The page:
The authors thank Stuart Pharmaceuticals for supplying the propofol used in this study.

Namiki A, Collins JG, Kitahata LM, Kikuchi H, Homma E, Thalhammer JG: Effects of halothane on spinal neuronal responses to graded noxious heat stimulation in the cat. ANESTHESIOLOGY 53:475-480, 1980.
Le Bars D, Menetrey D, Counseiller C, Besson JM: Steroid anesthesia (Althesin-CT 1341) and dorsal horn cell activities in feline spinal cord. Eur J Pharmacol 38:165-173, 1976.
de Jong RH, Robles R, Morikawa K: Actions of halothane and nitrous oxide on dorsal horn neurons ("the spinal gate"). ANESTHESIOLOGY 31:205-212, 1969.
de Jong RH, Robles R, Heavner JE: Suppression of impulse transmission in the cat's dorsal horn by inhalation anesthetics. ANESTHESIOLOGY 32:440-445, 1970.
Conseiller C, Benoist JM, Hamann, Maillard MC, Besson JM: Effects of ketamine (C1581) on cell responses to cutaneous stimulation in lamina IV and V in the cat's dorsal horn. Eur J Pharmacol 18:346-352, 1972.
Wall PD: The mechanisms of general anesthesia. ANESTHESIOLOGY 28:46-53, 1967.
Kitahata LM, Taub A, Kosaka Y: Lamina-specific suppression of dorsal horn unit activity by ketamine hydrochloride. ANESTHESIOLOGY 38:4-11, 1973.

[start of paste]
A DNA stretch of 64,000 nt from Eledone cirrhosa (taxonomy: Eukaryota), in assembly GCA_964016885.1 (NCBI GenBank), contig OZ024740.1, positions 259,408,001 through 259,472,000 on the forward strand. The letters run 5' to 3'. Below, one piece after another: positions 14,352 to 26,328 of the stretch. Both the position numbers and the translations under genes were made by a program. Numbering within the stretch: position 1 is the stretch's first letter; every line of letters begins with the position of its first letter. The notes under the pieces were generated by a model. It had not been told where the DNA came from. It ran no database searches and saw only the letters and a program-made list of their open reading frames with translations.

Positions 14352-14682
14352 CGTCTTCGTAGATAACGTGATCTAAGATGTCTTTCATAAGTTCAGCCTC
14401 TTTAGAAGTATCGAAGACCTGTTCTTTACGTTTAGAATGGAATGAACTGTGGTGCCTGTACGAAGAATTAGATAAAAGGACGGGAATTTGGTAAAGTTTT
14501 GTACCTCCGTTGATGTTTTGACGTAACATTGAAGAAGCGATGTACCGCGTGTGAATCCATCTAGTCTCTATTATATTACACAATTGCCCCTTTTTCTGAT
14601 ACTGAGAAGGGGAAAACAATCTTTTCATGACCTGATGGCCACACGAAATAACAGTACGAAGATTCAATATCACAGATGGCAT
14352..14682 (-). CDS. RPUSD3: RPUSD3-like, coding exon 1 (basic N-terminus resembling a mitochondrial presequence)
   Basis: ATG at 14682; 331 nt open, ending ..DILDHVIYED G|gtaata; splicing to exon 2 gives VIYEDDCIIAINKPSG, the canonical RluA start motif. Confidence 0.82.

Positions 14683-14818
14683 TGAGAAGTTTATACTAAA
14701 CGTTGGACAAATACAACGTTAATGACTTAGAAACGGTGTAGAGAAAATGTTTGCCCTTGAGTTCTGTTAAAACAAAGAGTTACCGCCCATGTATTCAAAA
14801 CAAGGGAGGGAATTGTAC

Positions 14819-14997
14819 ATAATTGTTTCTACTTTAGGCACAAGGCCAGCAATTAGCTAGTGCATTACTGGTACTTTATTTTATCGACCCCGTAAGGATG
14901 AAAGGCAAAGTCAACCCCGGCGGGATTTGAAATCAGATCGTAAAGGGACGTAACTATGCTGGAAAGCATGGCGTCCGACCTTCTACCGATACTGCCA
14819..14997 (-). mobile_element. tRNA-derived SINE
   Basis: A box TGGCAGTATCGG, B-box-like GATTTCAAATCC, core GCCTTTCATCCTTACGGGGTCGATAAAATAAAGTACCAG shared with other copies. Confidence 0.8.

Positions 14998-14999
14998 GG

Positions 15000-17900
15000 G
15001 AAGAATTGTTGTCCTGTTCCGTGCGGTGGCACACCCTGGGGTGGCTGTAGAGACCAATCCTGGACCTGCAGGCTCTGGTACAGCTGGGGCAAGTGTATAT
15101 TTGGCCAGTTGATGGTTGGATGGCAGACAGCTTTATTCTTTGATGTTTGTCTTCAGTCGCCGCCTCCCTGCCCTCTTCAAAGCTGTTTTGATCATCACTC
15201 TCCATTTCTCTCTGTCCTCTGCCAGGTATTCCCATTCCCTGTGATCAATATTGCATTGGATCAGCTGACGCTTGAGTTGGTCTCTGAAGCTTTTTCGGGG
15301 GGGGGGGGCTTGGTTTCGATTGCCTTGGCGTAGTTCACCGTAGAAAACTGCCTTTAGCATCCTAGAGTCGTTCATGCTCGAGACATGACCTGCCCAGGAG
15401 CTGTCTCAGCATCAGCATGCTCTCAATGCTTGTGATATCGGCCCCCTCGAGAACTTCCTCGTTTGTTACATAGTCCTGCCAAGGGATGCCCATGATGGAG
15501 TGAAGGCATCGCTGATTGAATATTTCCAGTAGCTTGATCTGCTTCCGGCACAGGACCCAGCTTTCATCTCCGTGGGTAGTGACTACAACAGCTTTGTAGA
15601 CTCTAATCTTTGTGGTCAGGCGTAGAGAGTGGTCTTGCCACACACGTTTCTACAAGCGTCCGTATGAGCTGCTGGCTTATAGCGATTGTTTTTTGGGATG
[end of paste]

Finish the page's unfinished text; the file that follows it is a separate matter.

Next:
Collins JG, Ren K, Saito Y, Iwasaki H, Tang J: Plasticity of some spinal dorsal horn neurons as revealed by pentobarbital-induced disinhibition. Brain Res 525:189-197, 1990.
deJong RH, Wagman IH: Block of afferent impulses in the dorsal horn of the monkey. A possible mechanism of anesthesia. Exp Neurol 20:352-358, 1968.
Collins JG: A technique for chronic extracellular recording of neuronal activity in the dorsal horn of the lumbar spinal cord in drug-free, physiologically intact cats. J Neurosci Methods 12:277-287, 1985.
Collins JG: Effects of ketamine on low-intensity tactile sensory input are not dependent upon a spinal site of action. Anesth Analg 65:1123-1129, 1986.
Headley PM, Parsons CG, West DC: The role of n-methylaspartate receptors in mediating responses of rat and cat spinal neurons to defined sensory stimuli. J Physiol (Lond) 385:169-188, 1987.
Ota K, Yanagidani T, Hinds A, Cannan S, Kishikawa K, Collins JG: Halothane reduces spinal dorsal horn neuronal responses to low-threshold receptive field stimulation (abstract). Neuroscience 19:1197, 1993.
Yanagidani T, Ota K, Hinds A, Cannan S, Yamamoni Y, Collins JG: Biphasic effects of enflurane on dorsal horn neurons (abstract). Neuroscience 19:1197, 1993.
Kaneko J, Tsukamoto T, Hinds A, Cannan S, Collins JG: Isoflurane reduces spinal dorsal horn neuronal response to low-intensity receptive field stimulation in cats (abstract). Neuroscience 20:306, 1994.
Anis NA, Berry SC, Burton NR, Lodge R: The dissociative anesthetics, ketamine and phencyclidine, selectively reduce excitation of central mammalian neurons by N-methyl-aspartate. Br J Pharmacol 79:565-575, 1983.
Martin D, Lodge D: L Ketamine acts as a non-competitive N-methyl-D-aspartate antagonist on frog spinal cord in vitro. Neuropharmacology 24:99-1003, 1985.